Wednesday, 21 January 2015

Little steps can lead to big steps

Firstly thank you so much to everyone who has been reading Matt's blog before this one he's overwhelmed with the positive response so far.


The focus on my next blog is how taking little steps forward and being proud of those little steps can lead to bigger steps- it all adds up. Sometimes it's easy to compare ourselves to others who may find the little things really easy and let it damage our self worth, but often it's those little steps which are the most taken for granted, and can lead to much better things. Often we only praise our self when we reach the main goal or aim, sometimes the end result can seem daunting and overwhelming. I was talking to my friend yesterday on how especially if you struggle thinking positively it's so easy to think of the things which have gone wrong or what you might think you've messed up. Negatively beating myself up and over thinking is something which I can be quite prone to myself which can lead to a downwards spiral, but recently I've started focusing on the little things and overcoming little things can boost self esteem and confidence to try and tackle more difficult and overwhelming tasks. When you struggle with a hidden condition or mental health issue everything can seem like your head is full of spaghetti at times. To those who aren't familiar with the feeling it's like if you put a ball of spaghetti in your head, through a blender a few times and then tried to untangle each wire.
Smaller steps are more likely to be maintained, and lead to longer term wellbeing which can be applied throughout life. I was talking to another friend who has a job interview at the weekend on how we all have to start from somewhere and building up experience in smaller jobs can lead to bigger jobs later in life, it's all about putting the little pieces of the jigsaw together. You just need to tell yourself your worth and deserve all of these little things. Wanting to feel better about yourself or wanting to make a change can be one of the first but vital little steps you can make.


The second is realising you might need more help or support, whether it be with learning, a mental health issue or any other issue, making an appointment is the scariest and bravest things, sometimes it's easy to think that problems can go away by themselves, sometimes they can but sometimes getting help is one of the best things you can do. I was terrified to seek help, I put it off for years, but I am so glad I managed to do it. Talk to a friend or a relative you trust maybe they can go with you, if not ask them to send you little motivational texts. If you can see someone you know who might be struggling, maybe they've been feeling low or highly anxious, or you think they might be struggling with an additional need such as dyslexia or dyspraxia (sadly everyone doesn't get identified when at school college or uni especially dyspraxia) you can be the first person who is the beginning of their journey. Learning differences and mental health issues are NOTHING to be ashamed of up to 1:5 of us will struggle with our mental health in life, and in a class of 30 children  5 will have some kind of hidden condition. The little things are what really make a difference, whether it's a simple text just saying "how are you?" a tweet with a heart, meeting up for a drink or a meal. As these conditions are all hidden you never know what someone could be struggling with.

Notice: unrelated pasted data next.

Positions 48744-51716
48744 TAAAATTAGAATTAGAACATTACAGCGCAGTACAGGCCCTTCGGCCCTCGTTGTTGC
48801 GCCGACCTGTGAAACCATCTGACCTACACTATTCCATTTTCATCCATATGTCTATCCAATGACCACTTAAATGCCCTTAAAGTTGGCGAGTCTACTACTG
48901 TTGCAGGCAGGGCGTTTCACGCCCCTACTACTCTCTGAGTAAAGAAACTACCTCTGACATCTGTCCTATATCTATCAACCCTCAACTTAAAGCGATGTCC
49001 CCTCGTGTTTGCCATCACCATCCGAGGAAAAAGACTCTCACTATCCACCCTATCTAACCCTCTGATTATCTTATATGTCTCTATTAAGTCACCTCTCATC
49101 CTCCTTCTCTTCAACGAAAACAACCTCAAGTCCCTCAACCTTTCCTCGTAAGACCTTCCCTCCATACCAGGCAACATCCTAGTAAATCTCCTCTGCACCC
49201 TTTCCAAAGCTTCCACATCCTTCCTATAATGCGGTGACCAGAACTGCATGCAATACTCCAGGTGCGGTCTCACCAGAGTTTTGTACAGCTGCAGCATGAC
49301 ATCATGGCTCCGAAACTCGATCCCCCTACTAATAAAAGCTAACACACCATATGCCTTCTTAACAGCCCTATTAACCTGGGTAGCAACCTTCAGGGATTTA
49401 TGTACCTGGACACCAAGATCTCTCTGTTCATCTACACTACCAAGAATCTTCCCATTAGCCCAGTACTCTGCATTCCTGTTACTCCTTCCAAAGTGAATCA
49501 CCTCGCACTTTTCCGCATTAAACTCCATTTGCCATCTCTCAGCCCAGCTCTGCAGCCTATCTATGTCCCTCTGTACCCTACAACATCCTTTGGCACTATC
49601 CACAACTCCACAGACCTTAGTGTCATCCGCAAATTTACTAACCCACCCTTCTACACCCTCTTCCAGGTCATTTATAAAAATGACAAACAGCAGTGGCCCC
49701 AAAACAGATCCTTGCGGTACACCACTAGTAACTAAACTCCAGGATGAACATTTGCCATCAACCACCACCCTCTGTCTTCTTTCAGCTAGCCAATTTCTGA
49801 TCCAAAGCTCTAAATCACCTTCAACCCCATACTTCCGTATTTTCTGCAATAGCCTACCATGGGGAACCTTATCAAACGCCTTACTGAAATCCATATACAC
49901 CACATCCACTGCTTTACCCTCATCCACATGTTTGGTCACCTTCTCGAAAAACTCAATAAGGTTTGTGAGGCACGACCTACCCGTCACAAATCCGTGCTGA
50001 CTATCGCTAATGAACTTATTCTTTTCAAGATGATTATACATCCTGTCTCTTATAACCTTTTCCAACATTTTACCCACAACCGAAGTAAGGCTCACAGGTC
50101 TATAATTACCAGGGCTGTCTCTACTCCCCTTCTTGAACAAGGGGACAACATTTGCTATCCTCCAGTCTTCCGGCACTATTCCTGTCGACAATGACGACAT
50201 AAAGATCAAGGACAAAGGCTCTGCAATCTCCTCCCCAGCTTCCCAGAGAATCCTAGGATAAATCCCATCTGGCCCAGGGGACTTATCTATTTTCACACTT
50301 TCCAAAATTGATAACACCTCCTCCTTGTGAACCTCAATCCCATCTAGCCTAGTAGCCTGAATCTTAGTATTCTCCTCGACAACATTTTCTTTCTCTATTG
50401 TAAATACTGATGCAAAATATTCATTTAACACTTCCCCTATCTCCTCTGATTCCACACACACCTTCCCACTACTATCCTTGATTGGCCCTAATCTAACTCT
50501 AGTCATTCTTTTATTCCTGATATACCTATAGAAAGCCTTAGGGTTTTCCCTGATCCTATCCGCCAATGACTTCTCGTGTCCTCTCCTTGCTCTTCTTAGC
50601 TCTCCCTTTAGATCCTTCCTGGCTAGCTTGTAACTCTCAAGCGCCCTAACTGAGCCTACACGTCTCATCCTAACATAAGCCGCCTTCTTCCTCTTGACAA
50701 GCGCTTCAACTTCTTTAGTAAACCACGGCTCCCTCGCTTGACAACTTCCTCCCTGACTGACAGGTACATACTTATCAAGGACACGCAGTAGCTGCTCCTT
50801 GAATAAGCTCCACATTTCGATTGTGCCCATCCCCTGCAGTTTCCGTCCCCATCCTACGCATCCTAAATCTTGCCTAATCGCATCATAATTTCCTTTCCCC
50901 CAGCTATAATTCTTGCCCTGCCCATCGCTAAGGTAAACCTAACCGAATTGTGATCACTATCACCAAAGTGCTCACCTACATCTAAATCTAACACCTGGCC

I thought I would give a few suggestions of a few little steps which you could maybe try to make yourself feel better. Again break these down into more manageable chunks if needs be.


Little steps for dyspraxia and dyslexia ( or others who might need it)


  • Write little lists (or lists on your phone) to help you be organised, good organisation can make you feel a little calmer, these lists can be as simple as you like, for children try pictorial lists.
  • Use assisrtive technology to help with written work and you can have it downloaded on your phone too.
  • Plan in advance where you want to go at the beginning of the week
  • get your bag ready work/school/college the night before and choose the clothes you want to wear for the next day.
  • Praise yourself for personal small goals and reward yourself for those goals
  • don't be scared to ask for help
  • smile, laugh and see the funny side
Little steps for anxiety/ depression/ low self esteem & confidence (or those it might need to)


  • Write a self care plan for yourself and break it down into little steps
  • do something for you each day which makes you happy or smile
  •  have a nap
  • take a dog for a walk or spend time with a pet
  •  do something creative
  •  do a little thing which scares you and build these up
  •  be really proud of yourself for overcoming the little things and treat yourself you deserve it
  •  if you struggle with self harm again focus on little things to make you feel better about yourself, don't feel pressurised into having to doing a lot too soon, do it in your own time, you are worth so much more than hurting yourself.
  •  If you're having a really bad day praise yourself for even the basics of the day.
  • Talk to someone instead of sending an email
  • Speak to someone new
  •  Go for a walk at lunchtime
  • Have a ‘clear the clutter’ day
  •  have a positivity wall or box
  • write something positive about yourself every day (easier said than done I know) or ask a friend to say something which is positive about you.
  •  do something which scares you



  • Until next time...

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